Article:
From Rush Deliveries to Rerouting Shipments to outright ID Fraud, Importers and Exporters are doing everything they can to get around or get ahead of the rising Tariffs
For as long as there has been a system in place, there have been people trying to cheat that system. Back in 1879, an importer was caught coloring their sugar shipments with molasses to fool inspectors into taxing it as a lower cost product. Verification methods have increased in efficiency since then, but thanks to this trade war between the US and China, so have a lot of tariffs. Faced with such steep fees, importers and exporters are taking drastic actions, sometimes even illegal, to protect their bottom line.
With many of Trump’s tariffs fast approaching, and with the holiday season approaching even faster, many shippers are rushing to get their deliveries through in time. Exporters are stuffing their ships to the brim while Importers are clearing up as much storage space as they can muster, all to get as many goods to where they need to go before they’ll have to pay steeper fees. Those with bigger budgets and tighter deadlines are upgrading their shipping methods from sea to air, as even the increased cost is less than what Trump’s tariffs will charge once they go into effect.
But rush jobs like these are short-term solutions.
Deliveries will still need to be made once the tariffs are implemented, but just as the charges are rising, so too are the workarounds used to avoid paying them. One of the oldest tricks in the book is sending the goods to an exempt country first before sending them off to their final destination, a process known as “transshipment.” Countries like Malaysia make excellent middle men in this regard, passing the Chinese cargo to American buyers and turning a tidy profit in the process. It’s not always as easy as simple adding an extra stop on the route, many goods need to be repackaged and reclassified before being sent on their way in order to uphold the illusion. The counterfeiting process itself has grown into an industry of its own, an industry that is expected to grow once the tariffs take hold.
Officials and executives from all countries and companies claim they would never engage in such shady practices, but words are cheap and these tariffs are not.
There isn’t much verified data on the amount of transshipments and intentional misclassifications, but the very nature of fraud makes it difficult to properly quantify. And due to so many parties being involved in even the simplest of international trade deals, pinning the blame can be a difficult endeavor, to say nothing of catching such fraud in the first place. There are plenty of codes and regulations in place, but classification is often agreed upon between the buyers and sellers themselves without any outside intervention, allowing such instances as high-taxed Chinese diamond drills getting shipped under the classification of grinding equipment. Much of the cargo that comes and goes through ports is not verified beyond scanning a tag, mainly due to how tedious the verification process can be. Those codes and regulations we mentioned before can be so meticulous, distinguishing prices based on differences down to the millimeter in some cases, that enforcing them is overlooked in the name of expediency. All the red tape and paperwork authorities have to go through just to process the cases they do catch only adds to the frustration, especially when it turns out that some of the tricks sneaky shippers employ aren’t technically illegal.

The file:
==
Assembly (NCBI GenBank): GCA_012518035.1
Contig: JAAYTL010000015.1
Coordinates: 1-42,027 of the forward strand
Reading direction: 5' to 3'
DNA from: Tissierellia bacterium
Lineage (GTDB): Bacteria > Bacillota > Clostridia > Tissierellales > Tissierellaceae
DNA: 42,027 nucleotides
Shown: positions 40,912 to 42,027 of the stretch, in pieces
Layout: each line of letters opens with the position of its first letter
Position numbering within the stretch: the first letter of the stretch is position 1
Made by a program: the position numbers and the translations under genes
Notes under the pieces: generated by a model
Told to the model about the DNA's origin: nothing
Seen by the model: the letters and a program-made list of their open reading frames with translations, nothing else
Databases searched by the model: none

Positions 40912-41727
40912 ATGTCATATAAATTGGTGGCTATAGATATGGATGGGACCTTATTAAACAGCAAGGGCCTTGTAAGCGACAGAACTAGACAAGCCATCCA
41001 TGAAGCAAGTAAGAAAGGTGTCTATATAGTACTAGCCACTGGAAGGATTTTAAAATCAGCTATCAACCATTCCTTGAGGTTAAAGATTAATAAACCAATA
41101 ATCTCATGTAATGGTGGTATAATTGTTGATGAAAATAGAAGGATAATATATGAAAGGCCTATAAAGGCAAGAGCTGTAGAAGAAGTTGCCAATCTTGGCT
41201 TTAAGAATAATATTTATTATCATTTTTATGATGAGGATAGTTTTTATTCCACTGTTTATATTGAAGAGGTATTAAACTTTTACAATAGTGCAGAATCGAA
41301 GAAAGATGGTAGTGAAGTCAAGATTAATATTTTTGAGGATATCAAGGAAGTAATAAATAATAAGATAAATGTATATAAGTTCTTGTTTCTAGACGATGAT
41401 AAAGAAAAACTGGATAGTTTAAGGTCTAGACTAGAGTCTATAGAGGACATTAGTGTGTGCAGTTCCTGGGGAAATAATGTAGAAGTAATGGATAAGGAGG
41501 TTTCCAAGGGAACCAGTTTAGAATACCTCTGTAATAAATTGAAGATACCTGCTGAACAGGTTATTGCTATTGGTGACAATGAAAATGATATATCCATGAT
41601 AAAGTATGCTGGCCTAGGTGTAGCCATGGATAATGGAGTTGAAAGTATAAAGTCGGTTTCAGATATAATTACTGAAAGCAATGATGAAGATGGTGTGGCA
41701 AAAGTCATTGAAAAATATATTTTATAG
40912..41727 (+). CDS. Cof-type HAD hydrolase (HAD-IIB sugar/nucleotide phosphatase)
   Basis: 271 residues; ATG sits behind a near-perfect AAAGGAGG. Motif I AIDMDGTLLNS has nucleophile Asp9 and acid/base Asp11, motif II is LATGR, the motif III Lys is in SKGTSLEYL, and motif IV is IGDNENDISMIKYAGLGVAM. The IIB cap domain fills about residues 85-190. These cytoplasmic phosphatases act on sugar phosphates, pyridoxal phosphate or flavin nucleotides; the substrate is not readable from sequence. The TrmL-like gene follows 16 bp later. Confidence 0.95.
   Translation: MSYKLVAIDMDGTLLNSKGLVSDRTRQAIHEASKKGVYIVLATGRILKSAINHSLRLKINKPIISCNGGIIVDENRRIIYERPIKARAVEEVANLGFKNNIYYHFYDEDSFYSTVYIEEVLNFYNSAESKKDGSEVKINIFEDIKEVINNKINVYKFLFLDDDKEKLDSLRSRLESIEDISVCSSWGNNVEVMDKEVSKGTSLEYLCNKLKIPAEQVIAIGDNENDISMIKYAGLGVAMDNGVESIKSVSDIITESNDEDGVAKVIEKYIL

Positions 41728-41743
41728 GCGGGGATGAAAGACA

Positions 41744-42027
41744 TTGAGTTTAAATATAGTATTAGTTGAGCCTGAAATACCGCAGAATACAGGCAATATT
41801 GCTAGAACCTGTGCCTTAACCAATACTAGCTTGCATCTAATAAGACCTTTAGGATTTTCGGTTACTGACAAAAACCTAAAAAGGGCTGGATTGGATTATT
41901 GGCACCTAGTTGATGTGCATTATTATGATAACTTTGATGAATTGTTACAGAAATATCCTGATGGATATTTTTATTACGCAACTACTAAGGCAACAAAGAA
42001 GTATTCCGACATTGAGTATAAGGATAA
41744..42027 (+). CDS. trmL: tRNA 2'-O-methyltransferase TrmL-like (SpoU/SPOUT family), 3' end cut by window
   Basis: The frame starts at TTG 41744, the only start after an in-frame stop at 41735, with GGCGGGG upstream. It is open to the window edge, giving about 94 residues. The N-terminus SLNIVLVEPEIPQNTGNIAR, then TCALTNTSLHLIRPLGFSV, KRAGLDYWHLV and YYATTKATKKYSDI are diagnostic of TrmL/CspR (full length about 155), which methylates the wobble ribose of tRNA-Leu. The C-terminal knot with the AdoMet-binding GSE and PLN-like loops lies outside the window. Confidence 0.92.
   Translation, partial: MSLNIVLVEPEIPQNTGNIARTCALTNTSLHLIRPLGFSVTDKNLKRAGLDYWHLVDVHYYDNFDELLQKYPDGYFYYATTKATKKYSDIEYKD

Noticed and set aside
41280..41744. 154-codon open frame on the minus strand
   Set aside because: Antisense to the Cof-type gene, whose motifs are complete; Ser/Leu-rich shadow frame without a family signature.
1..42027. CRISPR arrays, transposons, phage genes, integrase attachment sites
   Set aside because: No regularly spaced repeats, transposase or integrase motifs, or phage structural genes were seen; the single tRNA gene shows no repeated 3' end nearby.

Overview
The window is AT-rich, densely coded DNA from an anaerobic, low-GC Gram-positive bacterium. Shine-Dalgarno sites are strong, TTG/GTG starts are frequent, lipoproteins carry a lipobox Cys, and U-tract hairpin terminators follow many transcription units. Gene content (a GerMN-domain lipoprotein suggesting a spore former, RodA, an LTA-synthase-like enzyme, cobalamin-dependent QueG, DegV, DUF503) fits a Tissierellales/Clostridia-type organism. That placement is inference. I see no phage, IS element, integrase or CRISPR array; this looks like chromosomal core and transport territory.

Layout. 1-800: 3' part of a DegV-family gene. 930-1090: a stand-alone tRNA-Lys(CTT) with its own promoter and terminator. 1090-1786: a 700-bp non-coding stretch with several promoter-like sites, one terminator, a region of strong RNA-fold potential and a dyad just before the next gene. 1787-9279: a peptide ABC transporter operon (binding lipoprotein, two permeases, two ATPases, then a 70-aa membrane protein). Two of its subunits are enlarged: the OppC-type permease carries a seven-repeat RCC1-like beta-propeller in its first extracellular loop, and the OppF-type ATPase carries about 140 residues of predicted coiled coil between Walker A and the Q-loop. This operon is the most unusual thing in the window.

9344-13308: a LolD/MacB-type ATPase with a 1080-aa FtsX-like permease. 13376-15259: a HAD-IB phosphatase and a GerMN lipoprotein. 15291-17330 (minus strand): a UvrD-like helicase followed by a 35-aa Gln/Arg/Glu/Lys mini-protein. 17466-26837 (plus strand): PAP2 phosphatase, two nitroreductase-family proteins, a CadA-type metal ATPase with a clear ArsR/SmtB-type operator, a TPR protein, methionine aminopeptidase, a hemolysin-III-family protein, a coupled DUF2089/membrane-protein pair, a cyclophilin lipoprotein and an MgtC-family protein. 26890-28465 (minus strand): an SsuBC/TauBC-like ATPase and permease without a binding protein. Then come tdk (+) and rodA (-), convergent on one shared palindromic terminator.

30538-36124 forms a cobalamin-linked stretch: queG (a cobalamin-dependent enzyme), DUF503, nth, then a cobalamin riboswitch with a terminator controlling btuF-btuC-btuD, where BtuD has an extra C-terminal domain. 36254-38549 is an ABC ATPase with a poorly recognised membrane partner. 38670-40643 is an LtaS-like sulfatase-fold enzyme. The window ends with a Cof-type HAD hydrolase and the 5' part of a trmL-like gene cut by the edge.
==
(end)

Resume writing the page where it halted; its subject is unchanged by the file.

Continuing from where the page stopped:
Customs brokers and consultants put a lot of effort into bending the rules, but don’t always break them. With the right loopholes, things like transshipments can come through squeaky clean, even if they are frowned upon by those collecting the tolls. That is the very reason President Trump has been applying his tariffs so broadly, his goal is to crackdown on the workarounds and catch as many taxable shipments as he can.
An understandable goal, if not exactly a practical means, especially when there’s a much better way.
With its decentralized ledger technology, blockchain-based systems ensure that all goods are thoroughly accounted for every step of the way, preventing things like transshipments and misclassifications without punishing honest entrepreneurs. Export Portal is proud to say we have been developing our own proprietary blockchain network, and are hoping to see such efficient methods spread throughout the industry.
Until that day comes, we’re afraid everyone will just have to pay the piper.